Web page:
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Published: Thursday, 8/28/2003

Wagners sail Cal Girl to stunning Trans-Erie Race win

BY SHIRLEY LEVY
BLADE SPORTS WRITER

If you aren't in the fastest boat in the race, you have to sail the smartest.

That's the story in a nutshell behind Ted and Denise Wagner's incredible win in Grosse Ile Yacht Club's Trans-Erie Race Monday.

Cal Girl, a 30-year-old Cal 30, racing in a class comprising the smallest and slowest competitors in the 44-boat fleet, not only nailed down Class F, but also took the overall honors in the Performance Handicap Racing Fleet.

Boats in three divisions and six classes started the 140-mile trek Friday, from Grosse Ile to Presque Ile Bay, in Erie, Pa.

``The whole story was to stay north of the rhumb line,'' Ted Wagner said. ``Our boat is rated so slow, we can never see anyone ahead of us. But at dawn, we saw lots of boats ahead of us to the south.

``We got out the binoculars and saw they were all fast boats that owed us a lot of time (on handicap) like Gus, Racer X and Hellion.

``The predictions were for the wind to go north, so we aggressively worked to stay north. By 11 a.m. we had those guys abeam of us, so we stayed out in the lake , while the other boats were sailing on shore.''

It wasn't all smooth sailng for Cal Girl, which sat for 45 minutes to an hour at Point Pelee

``That's where a lot of boats decided to take what they got, so they went south,'' Wagner said. ``But we kept going north, even though we weren't moving as fast. As we got close to Erie, we realized they were losing air.''

Cal Girl finished the race at 9:14 p.m. Sunday with elapsed time of 28:06.39, and corrected time of 21:13.39.

``It was an easy race,'' Wagner said. ``We had a really good, competent crew.''

``Denise and I have always done the Trans-Erie doublehanded, so it wasn't the endurance test it usually is.''

Cal Girl almost didn't make it to the start of the race because the boat's keel was damaged when Wagner pulled into a low-water dock at Put-in-Bay earlier in the season.

Not wanting to miss out on the Trans-Erie, he took the boat home, built a small house around it and put on a new bottom. He also painted the hull, ordered new sails and picked up an experienced crew at Ford Yacht Club, where the Wagners are members.

``I want to do the Mackinac on my boat before I'm 50,'' Ted said..``I'm 48 now, so I wanted to see how it goes. I already know how it is on a 40-mile race like the Mills, but I wanted to try one that was three times as long.''

``We served hot meals and learned the boat is competitve with that many people and that much gear on board. We'll probably never race it doublehanded again,'' he said.

LOGBOOK:

Toledo Rowing Club's senior members are on a roll.

J. Anderton "Pete" Bentley brought home a gold medal for the men's singles class from the Midwest Masters Regional Championship Regatta, held on Eagle Creek Reservoir in Indianapolis Aug. 16-17.

The TRC women's masters team took a silver in the eight-plus (coxswain) class, missing first by six seconds.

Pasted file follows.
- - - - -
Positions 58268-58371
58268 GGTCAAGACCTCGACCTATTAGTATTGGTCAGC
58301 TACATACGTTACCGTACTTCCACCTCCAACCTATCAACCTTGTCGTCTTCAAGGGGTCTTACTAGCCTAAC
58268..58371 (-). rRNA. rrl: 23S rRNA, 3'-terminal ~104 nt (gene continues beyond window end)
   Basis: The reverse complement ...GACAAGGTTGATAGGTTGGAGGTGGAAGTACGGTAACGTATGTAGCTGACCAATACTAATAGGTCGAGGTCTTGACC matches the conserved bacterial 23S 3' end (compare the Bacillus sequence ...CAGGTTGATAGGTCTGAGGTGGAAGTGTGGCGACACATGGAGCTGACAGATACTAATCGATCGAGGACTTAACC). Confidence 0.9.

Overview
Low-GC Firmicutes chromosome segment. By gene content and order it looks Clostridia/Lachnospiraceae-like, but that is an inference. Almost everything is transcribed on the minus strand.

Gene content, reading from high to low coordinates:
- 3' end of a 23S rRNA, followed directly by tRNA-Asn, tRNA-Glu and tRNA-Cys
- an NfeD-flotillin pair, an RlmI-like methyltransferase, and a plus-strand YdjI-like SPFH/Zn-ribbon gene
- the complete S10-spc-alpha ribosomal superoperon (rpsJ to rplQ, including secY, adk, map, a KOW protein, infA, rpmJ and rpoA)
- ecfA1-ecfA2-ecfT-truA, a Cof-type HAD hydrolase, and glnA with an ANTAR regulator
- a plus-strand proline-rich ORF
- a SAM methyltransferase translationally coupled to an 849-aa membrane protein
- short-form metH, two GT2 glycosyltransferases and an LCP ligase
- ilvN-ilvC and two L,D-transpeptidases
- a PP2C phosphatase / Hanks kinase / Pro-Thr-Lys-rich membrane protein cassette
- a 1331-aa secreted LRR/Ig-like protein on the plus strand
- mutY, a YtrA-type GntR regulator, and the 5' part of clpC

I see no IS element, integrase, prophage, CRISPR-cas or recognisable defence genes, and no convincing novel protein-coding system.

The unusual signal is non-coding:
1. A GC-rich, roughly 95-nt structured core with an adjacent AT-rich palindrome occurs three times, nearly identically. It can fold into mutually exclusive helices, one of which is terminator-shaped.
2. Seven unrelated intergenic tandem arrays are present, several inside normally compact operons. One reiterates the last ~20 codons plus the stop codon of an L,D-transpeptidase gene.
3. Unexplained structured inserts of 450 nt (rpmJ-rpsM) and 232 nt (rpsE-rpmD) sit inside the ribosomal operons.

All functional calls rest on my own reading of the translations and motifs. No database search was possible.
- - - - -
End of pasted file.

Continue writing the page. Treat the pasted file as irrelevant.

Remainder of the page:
At the Ann Arbor Tri-Meet, held on the Huron River Saturday, TRC won gold medals in both the women's recreational eight-plus and the women's open four-plus classes.

TRC's Christopher Czech clinched the gold in the men's open singles.

``Competitive rowing for me is more fun, more focused and more disciplined,'' starboard rower Sue Zurawski said. ``It gives me confidence and helps relieve stress. Besides, it keep me looking and feeling an easy 10-15 years younger.''

Members of the group range in age from the 30s to over 60. Some rowed in college and others, like Zurawski, learned to row after age 40.

Participants turn out for training sessions four days a week at 5 a.m. when the Maumee River is smooth.

Members of the women's masters' team include Valarie Johnson, Marnie Stahl, Judy Buck, Kelly Goodrich, Sue Weaver, Sandy Earl, Mary Lynn Reynolds, Grace Brown, Denise Kimerer, Sheila Ng, Jackie Stahl, Stepper LeBoutillier, Claire Frushour and Stephanie Brubaker, among others.

Winners of the 2003 Inter-Lake Yachting Association Junior Travellers Series were awarded trophies at the season's final regatta, held at Mentor Harbor Yacht Club last weekend.

The seven-race series drew 88 juniors (ages 9-18) from 13 clubs in an area from downriver Detroit to Erie. Typically 5-7 races are run at each event.

Ryan Kyle of Port Clinton Yacht Club won the Optimist class and Bryan Bradley of Jolly Roger Sailing Club took the Laser class trophy.

North Cape Yacht Club's Nick Thurber and Mike Stark beat Thomas McRitchie of Port Clinton and Ben Goldberg of North Cape for the CGJ class honors.

Eric Bradley, Steve Frazier and Ryan Lashaway, from Jolly Roger, were the top Thistle team.

Bradley and Frazier, who have sailed together for the past five seasons, are "aging out" this year. Eric enlisted in the navy and shipped out last week. Steve will be attending the University of Rhode Island this fall, where he will be a member of the school's sailing team.



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